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On paper, Kemba Walker and his new coach Tom Thibodeau weren’t going to be the most harmonious match. Thibs loves big minutes and burly defense. Six-foot-zero and 31 years old with a doomed knee, Kemba cannot meaningfully “guard” any player in the NBA. A team with him on it is committed to defending four-on-five. Sometimes I watch his defense and feel it in my knees.

If this offseason pickup was going to help the Knicks at all, it’d be by juicing the offense enough with shooting and playmaking to offset everything he took away at the other end of the floor. Julius Randle could certainly take some help with his creative burdens and settle into a secondary role attacking collapsed defenses. But through Nov. 26, there did not appear to be much more juice to squeeze: Walker’s shooting had soured, Randle looked somehow even more overwhelmed at his job, and the team had regressed in every respect. This little guy was not resolving the Knicks’ old problems, while opening up some new ones. It was still jarring to see Thibs pronounce on Nov. 29 that he was not just yanking Walker from the Knicks’ starting lineup, but from the rotation altogether. The man was disappeared. No second-unit, no garbage time, just scorched earth. While Walker said he never got a direct explanation from his coach, the numbers at the time were dire:

Walker saw nine straight DNPs, heartily cheering his team on from his weird bench exile, and looked like he’d stay there indefinitely—until this past week, when the universe cornered Thibodeau into playing him. On Dec. 19, there was no other option: Derrick Rose was bound for ankle surgery, and six players, including the entire backcourt depth, were stuck in COVID-19 protocols. Realizing he had a healthy player stashed away, Thibodeau walked back his strangely absolutist decision about Walker’s minutes. The former Celtic emerged from the doghouse against his old team to soak up 37 minutes and put up 29 points on 20 shots in a loss. “He played really well,” said Thibodeau after. “I hate it,” said Walker after, of his absence. “I want to play.”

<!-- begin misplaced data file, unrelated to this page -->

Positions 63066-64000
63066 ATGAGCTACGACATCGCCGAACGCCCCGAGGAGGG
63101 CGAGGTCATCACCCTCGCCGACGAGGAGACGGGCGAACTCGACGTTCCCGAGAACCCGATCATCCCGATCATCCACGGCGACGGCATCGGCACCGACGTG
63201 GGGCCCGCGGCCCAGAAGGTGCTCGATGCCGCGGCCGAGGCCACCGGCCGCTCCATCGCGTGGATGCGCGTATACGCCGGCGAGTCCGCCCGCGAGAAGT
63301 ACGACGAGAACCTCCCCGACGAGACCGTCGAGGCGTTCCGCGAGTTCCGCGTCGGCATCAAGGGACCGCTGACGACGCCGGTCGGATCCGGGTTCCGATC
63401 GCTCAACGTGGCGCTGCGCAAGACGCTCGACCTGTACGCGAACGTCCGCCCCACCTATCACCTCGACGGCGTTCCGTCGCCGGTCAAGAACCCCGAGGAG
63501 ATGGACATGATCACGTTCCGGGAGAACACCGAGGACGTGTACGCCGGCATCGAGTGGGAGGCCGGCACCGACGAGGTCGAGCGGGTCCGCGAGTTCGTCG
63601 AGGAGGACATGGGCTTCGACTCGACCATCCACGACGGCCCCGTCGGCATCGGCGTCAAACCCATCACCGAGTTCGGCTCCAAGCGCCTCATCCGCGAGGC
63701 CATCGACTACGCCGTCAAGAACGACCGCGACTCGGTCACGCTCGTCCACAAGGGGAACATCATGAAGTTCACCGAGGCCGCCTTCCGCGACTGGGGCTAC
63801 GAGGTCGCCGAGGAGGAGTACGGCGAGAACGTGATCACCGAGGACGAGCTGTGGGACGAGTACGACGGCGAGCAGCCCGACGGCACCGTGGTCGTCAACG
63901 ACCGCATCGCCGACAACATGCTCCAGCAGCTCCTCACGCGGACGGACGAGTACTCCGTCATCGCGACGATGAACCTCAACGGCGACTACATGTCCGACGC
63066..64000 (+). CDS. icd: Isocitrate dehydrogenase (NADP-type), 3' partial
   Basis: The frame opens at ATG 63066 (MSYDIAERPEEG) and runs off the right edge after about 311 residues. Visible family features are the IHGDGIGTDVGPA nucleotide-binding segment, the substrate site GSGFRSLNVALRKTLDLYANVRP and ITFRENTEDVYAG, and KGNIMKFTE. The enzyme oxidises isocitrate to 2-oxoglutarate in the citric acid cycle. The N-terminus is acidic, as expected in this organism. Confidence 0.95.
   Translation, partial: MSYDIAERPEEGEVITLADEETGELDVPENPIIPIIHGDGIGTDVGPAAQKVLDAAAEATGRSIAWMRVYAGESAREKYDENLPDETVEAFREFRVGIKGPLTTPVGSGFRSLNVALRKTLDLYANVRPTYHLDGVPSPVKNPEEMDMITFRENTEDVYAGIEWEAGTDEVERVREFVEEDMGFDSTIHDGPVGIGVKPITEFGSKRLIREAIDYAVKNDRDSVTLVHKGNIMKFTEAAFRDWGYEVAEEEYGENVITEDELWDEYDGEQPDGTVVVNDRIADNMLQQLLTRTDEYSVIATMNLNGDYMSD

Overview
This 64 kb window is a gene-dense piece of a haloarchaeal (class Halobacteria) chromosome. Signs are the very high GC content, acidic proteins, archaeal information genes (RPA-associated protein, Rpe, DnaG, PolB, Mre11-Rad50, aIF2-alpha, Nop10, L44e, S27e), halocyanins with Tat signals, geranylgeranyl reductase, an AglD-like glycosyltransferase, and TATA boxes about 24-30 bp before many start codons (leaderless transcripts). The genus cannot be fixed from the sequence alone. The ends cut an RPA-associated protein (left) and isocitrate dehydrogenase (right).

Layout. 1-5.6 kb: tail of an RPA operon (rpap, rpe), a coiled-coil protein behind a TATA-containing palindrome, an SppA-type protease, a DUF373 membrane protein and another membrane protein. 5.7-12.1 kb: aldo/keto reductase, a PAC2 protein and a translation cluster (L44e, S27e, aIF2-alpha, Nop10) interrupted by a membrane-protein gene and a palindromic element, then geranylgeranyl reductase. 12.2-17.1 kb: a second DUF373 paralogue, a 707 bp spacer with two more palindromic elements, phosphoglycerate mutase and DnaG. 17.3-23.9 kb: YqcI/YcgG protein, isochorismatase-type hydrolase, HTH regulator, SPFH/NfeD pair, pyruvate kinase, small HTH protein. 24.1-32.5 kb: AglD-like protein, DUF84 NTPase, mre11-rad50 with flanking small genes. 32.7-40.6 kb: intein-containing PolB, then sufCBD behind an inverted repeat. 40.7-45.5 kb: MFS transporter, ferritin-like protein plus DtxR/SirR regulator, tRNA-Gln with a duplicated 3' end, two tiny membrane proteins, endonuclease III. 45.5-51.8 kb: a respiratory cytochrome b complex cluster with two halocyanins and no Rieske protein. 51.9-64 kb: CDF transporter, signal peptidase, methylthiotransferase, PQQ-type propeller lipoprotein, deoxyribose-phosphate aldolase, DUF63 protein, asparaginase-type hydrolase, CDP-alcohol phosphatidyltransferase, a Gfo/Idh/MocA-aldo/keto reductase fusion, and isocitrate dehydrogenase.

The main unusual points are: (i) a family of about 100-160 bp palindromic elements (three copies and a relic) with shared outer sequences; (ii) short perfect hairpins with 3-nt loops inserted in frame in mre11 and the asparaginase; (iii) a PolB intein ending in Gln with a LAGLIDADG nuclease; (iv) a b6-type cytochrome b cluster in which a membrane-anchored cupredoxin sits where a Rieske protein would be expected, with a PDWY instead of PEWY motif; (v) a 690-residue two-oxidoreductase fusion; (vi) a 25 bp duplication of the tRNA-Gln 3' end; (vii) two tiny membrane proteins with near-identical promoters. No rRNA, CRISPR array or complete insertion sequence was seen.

Pandemic scarcity has kept him on the floor. He started again in a win over the Pistons on Tuesday, putting up 21 points on as many shots. On Thursday, in a loss against the Wizards, he played at a level that no longer seemed physically possible: an efficient 44 points, hitting seven of his 14 threes, with eight assists. When his body permits, Walker’s still got a pretty off-the-dribble game, bobbing and weaving his way into clean midrange looks and diving finishes at the rim. And as one of the worst-passing teams in the league (25th in assist percentage), the Knicks are desperate for anyone who can get into the lane, draw the help, and see a skip pass to the corner shooter. The range that Walker developed late in his career has extended his shelf life. Whatever future he has in the NBA hinges on how honest he can keep defenses with his shooting—even when he was banished, he was making 41 percent of his threes—and now the pull-up threes have to fall, too, because he can’t count on getting past his man as consistently as he did in that anachronistic game.

Walker followed up his peak as a Knick with with a heartwarming 10-point, 10-rebound, 12-assist triple-double in a Christmas Day rout of the Trae Young-less Hawks. He and Randle appear to be figuring out how to co-exist, and the Knicks have won Walker’s minutes in all four games since his return, which might just speak to the complete absence of playable bodies behind him, but can’t hurt his arguments for restored playing time, either. Among the middling teams of the East the 15-18 Knicks can still see a path to the playoffs. Once the old guards are back from protocols, will Kemba stick around? The fatter box scores don’t change the basic realities that peeve his coach—he’s a mostly inefficient scorer too teeny to stop anyone else from scoring—so every night will be a test of Walker’s durability, and Thibodeau’s stubbornness.